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Wednesday, July 17, 2013

Would You Let Your TV Watch You?

(espensorvik/Flickr)

(espensorvik/Flickr)

A study released last week by Boston-based Strategy Analytics has revealed that, in general, Americans really don’t want their TVs watching them.

The research found that “43 percent of people would never allow a camera or sensing device to be connected to their TV.”

On the other hand, 14 percent said they’re okay with their TV viewing their behavior and their data being collected.

Verizon already applied for a patent for a DVR system that would be able to track movement in a room and tailor its advertisements based on what it learns. For example, if it detects a dog in the room, it could run advertisements for dog food.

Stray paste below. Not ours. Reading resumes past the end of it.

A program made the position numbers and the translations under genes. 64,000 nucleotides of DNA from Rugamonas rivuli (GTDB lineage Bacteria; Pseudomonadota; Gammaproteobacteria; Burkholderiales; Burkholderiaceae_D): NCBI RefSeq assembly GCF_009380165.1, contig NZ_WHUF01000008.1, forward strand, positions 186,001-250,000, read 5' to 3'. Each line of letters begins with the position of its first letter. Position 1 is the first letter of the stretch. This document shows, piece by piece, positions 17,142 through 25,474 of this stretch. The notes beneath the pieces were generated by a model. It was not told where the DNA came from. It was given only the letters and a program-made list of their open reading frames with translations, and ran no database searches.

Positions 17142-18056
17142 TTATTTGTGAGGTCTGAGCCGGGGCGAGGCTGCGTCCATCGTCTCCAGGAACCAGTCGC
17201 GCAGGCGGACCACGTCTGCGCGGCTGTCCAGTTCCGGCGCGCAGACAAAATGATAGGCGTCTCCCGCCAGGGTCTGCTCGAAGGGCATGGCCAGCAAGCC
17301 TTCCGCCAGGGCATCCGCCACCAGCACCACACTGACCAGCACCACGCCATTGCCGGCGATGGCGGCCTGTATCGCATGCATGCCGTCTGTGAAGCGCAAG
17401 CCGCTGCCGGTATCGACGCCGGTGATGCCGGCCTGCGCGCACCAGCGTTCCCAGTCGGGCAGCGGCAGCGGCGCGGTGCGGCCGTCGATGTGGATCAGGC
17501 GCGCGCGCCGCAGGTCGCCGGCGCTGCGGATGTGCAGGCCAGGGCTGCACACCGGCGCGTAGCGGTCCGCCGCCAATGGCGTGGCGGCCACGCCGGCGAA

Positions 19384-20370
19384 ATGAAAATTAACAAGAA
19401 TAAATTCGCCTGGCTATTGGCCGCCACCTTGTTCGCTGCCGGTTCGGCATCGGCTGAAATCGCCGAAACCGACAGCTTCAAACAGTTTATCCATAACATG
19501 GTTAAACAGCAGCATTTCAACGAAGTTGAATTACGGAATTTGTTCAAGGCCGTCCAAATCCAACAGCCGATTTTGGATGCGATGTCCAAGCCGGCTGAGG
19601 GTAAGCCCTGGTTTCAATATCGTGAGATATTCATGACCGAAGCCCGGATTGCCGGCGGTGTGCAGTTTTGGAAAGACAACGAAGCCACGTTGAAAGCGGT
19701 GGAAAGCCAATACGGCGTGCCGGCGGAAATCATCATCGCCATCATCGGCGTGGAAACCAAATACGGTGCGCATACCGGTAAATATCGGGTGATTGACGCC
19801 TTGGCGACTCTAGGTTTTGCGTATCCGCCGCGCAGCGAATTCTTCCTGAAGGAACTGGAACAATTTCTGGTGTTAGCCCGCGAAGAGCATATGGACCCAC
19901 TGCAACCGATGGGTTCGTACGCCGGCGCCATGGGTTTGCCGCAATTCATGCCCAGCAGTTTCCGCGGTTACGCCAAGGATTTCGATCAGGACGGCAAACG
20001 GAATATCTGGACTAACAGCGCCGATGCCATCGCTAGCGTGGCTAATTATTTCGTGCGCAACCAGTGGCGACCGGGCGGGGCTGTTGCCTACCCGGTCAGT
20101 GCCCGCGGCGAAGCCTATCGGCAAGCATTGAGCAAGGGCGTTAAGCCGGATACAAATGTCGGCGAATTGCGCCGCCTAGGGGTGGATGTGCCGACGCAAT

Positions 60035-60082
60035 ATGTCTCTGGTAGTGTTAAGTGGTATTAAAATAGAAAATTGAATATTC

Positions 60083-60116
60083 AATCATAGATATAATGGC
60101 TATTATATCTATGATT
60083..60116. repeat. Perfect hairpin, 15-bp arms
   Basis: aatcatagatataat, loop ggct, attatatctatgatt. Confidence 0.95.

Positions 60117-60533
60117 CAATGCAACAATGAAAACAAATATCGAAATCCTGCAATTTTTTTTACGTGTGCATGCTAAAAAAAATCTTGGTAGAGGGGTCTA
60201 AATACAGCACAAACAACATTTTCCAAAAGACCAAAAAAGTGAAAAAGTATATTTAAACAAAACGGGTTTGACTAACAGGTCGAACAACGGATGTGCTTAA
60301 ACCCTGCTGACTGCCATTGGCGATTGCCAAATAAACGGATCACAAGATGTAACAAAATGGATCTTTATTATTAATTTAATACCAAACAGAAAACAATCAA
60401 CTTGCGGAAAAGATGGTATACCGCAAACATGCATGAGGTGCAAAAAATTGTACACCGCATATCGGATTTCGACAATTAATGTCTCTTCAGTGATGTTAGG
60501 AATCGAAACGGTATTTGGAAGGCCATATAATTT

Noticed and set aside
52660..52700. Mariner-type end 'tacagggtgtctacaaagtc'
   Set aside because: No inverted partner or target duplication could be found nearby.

The patent was denied because similar technology already exists.

Legislation to control this kind of technology is also in the works. Congressman Mike Capuano, Democrat of Massachusetts, and Congressman Walter Jones, Republican of North Carolina, have proposed new legislation would require companies to explicitly ask consumers for permission to collect and store their data.

It’s called the “We Are Watching You Act.”

Guest


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Robin and Jeremy

Robin Young and Jeremy Hobson host Here & Now, a live two-hour production of NPR and WBUR Boston.

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